Prior to the flight the pilot-rated passenger and first pilot discussed who would operate the aircraft. The passenger would occupy the left seat and taxi the airplane to the active runway, while the first pilot would occupy the right seat and do the flying. The passenger did not remember if the parking brake was set or released prior to beginning his taxi, but did remember that the aircraft did not pull to the left or right while taxiing. Upon reaching the active runway and getting the airplane lined up, the first pilot took control of the airplane and advanced the throttle. The passenger said he didn't feel like the airplane was accelerating properly, and when he asked the first pilot if the airplane was accelerating properly, the first pilot replied, "Yes." As the airplane continued down the runway on its takeoff roll, and sensing the airplane was still not accelerating, the passenger asked the first pilot if he wanted him to put some flaps on. The first pilot replied, "No," and there were no further communications between the passenger and first pilot. The airplane continued off the end of the runway and through a 66 foot grass overrun before going over an embankment and impacting trees. The aircraft subsequently came to rest inverted at the bottom of a ravine. The fuselage and tail section of the aircraft were oriented up and parallel to the slope of the ravine, while the nose and left wing of the aircraft were partially submerged in the adjacent canal which borders the edge of the ravine. Witnesses to the accident thought the pilot was doing a high speed taxi, that the airplane reached a maximum speed of approximately 50 miles per hour, and that there was no attempt to abort the takeoff roll. Several witnesses reported that the engine didn't sound right, was making noises, and was not running smoothly. A post accident examination of the airframe, engine, and propeller did not reveal any anomalies which would have precluded normal operation of the aircraft.Handling an engine failure in a single-engine aircraft during the takeoff roll might seem like a no-brainer, but it requires immediate and sensible action by the pilot if there is to be a favorable outcome. I'm always surprised by the number of certificated pilots with whom I fly in single-engine aircraft who do not brief the handling of emergencies before takeoff and climb-out. Not only is it important to self-brief if you are the only pilot on board, it's just as crucial to discuss the possibility when there's another pilot or an instructor on board.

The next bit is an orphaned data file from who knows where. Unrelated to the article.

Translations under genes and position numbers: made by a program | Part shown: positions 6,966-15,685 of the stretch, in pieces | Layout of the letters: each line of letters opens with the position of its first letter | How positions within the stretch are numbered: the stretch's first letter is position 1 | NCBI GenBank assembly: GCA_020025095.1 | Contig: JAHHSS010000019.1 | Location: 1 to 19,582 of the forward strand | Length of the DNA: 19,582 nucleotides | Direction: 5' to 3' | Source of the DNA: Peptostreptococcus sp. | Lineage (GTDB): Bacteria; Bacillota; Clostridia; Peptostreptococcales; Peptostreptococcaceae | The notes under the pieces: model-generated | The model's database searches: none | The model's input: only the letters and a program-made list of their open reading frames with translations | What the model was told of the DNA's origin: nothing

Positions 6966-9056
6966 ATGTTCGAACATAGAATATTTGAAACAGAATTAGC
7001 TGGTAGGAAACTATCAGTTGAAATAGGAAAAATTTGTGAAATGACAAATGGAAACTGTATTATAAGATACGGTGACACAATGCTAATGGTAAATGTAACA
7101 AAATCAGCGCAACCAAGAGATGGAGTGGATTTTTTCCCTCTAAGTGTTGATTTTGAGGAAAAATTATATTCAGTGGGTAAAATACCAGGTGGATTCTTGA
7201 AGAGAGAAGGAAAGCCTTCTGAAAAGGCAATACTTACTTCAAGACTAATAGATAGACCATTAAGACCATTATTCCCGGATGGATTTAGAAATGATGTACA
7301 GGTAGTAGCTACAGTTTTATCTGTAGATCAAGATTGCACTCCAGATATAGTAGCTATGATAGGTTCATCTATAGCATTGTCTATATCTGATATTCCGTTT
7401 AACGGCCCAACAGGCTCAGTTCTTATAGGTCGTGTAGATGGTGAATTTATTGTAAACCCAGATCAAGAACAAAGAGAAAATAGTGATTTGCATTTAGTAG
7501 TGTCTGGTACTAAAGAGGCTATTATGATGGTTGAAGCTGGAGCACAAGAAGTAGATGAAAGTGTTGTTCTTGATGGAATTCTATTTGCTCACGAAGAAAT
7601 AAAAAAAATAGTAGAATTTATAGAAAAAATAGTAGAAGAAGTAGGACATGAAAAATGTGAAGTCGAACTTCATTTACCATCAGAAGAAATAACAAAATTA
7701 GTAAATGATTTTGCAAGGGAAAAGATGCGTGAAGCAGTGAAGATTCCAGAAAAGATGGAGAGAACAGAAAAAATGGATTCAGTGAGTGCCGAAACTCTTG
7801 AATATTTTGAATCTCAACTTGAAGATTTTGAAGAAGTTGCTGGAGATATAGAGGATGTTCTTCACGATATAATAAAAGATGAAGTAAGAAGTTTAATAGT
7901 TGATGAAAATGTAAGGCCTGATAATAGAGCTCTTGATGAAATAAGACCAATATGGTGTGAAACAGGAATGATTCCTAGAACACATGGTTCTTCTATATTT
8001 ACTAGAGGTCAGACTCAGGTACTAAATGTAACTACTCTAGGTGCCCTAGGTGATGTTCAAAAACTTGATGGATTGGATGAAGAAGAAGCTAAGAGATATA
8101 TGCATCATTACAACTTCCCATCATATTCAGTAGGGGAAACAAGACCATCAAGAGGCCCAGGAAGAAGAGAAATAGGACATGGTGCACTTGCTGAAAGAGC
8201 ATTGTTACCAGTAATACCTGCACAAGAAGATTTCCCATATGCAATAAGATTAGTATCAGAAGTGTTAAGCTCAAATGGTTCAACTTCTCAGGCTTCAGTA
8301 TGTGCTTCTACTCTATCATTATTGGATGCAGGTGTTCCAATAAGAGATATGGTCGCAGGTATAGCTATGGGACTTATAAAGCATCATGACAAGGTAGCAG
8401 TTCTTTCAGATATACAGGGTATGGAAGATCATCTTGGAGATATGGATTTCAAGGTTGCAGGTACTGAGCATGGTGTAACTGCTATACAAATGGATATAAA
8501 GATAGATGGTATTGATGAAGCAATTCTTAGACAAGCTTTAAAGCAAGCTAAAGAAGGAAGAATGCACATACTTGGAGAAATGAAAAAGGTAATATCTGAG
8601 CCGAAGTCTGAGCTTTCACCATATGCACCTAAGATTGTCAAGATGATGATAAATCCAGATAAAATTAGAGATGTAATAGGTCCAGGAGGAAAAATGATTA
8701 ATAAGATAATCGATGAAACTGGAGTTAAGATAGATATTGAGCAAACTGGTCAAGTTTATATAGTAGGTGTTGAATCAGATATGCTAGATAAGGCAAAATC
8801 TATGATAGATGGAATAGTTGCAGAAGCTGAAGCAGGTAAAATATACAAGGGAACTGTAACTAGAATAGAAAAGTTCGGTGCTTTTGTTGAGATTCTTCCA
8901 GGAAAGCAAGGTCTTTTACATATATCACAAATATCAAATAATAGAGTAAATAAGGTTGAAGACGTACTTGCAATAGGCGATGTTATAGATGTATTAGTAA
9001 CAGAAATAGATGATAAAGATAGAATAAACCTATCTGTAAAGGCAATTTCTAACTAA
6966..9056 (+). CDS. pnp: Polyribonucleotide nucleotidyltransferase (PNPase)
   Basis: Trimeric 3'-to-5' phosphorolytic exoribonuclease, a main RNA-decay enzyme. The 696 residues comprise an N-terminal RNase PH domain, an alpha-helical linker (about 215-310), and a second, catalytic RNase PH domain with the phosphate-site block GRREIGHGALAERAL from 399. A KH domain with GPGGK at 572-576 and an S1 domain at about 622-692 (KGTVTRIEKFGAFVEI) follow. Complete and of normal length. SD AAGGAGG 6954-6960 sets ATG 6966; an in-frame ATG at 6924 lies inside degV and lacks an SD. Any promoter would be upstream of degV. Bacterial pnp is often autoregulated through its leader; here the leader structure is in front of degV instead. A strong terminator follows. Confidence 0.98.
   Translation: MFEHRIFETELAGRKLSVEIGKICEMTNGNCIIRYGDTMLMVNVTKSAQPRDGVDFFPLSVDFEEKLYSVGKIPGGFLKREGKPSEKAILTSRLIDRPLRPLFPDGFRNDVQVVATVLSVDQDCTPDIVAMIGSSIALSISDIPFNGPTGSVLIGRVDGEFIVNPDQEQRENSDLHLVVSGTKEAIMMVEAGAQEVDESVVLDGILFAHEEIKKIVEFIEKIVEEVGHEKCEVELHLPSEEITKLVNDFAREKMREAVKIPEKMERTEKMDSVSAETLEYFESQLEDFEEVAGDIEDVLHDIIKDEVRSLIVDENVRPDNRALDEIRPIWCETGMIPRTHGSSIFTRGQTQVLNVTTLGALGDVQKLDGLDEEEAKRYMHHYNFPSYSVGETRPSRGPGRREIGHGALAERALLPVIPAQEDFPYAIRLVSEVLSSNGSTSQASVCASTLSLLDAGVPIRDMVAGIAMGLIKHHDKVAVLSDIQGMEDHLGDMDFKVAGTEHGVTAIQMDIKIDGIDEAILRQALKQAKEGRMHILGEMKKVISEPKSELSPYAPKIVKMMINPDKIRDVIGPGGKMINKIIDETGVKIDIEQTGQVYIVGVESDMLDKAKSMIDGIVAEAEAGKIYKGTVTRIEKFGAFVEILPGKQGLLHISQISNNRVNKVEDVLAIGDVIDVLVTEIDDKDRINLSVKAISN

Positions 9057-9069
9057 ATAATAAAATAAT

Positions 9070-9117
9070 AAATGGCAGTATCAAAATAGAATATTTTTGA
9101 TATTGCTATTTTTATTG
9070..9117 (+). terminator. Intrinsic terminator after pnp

The National Transportation Safety Board determines the probable cause(s) of this accident as follows: